A report on government spending in Denver, Colorado, found that the city spends far more money on services provided to each homeless person than it would cost to simply house each one in an apartment.
The report was conducted by researchers at the University of Colorado Denver in conjunction with the Common Sense Institute, a free enterprise advocacy group.
They found that Denver spends between $42,000 and $104,000 per homeless person on services by the local government and from local charities.
Those figures are far higher than the $20,000 per year it would take to simply rent a one-bedroom apartment for each person.
The researchers pointed out that the government was spending far less to teach students in Denver Public Schools, which comes to about $19,000 per pupil in 2019.
The Denver Post reported that a spokesman for Mayor Michael Hancock responded by saying they do not keep track of spending on a per-capita basis.
Since December 2020, Denver has taken the unusual step of
setting up city-sanctioned campsites with 24-hour security and daily meals. The Colorado Coalition for the Homeless has called for new taxes to raise millions more and pay for the support of the homeless.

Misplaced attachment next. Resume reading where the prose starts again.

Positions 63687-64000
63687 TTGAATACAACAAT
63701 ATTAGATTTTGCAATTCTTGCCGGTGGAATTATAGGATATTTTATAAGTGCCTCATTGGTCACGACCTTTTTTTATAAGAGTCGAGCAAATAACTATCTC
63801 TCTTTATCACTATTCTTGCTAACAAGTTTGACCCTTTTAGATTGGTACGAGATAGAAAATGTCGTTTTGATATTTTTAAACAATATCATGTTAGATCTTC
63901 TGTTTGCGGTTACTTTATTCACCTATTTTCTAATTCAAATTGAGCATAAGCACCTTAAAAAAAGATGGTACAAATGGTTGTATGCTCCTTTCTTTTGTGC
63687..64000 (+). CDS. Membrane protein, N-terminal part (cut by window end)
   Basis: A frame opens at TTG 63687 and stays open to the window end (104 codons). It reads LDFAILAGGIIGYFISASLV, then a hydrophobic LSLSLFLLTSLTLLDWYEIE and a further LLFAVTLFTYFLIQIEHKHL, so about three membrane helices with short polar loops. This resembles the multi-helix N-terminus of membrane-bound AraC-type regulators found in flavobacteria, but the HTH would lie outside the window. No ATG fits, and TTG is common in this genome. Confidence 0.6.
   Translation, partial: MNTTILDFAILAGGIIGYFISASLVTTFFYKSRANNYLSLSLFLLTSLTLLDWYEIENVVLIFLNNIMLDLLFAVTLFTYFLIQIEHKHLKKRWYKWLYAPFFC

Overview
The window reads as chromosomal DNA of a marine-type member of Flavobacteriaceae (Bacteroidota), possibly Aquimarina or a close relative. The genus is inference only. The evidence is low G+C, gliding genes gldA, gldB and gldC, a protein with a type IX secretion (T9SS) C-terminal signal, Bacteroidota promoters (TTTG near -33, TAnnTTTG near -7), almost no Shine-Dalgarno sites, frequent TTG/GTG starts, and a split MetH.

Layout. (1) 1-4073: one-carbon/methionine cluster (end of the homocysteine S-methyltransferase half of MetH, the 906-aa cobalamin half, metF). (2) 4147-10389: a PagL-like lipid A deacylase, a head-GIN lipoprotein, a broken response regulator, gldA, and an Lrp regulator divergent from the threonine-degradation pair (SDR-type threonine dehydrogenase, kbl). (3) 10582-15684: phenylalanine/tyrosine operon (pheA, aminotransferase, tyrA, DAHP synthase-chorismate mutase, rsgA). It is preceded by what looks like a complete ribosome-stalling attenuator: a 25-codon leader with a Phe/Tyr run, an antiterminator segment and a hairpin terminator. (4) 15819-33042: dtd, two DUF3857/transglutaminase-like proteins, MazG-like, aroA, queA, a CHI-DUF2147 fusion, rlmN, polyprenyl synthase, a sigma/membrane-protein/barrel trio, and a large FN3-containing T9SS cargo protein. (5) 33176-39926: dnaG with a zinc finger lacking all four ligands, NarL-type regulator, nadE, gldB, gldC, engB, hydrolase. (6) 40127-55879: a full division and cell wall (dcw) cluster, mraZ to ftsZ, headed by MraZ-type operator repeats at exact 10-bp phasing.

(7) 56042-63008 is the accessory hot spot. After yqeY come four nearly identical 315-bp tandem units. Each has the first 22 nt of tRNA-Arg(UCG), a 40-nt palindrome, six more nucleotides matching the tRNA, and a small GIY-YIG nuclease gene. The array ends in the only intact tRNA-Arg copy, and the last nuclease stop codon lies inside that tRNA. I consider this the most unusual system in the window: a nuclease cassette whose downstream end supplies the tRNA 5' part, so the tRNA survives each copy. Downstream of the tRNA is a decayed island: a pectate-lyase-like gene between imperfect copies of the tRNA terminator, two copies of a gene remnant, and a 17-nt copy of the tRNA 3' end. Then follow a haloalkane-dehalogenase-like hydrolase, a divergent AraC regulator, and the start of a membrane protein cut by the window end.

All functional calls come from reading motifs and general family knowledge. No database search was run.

Frustrated property and business owners are setting up their own barricades in order to keep homeless encampments from taking hold and bring crime and drugs to their neighborhoods. In a particularly frustrating development, the city began to fine businesses for not cleaning up feces, garbage and hypodermic needles left on their property.
Denver City Council member Chris Hinds told KCNC-TV that the homeless crisis is the number one issue concerning his constituents.
“We’re telling them they have to move along, and they go a block or two, and it’s like whack-a-mole,” said Hinds. “The current approach isn’t working.”
Here’s a local news report about the Denver homeless crisis:
As Homeless Encampments Proliferate, Property Owners Express Frustration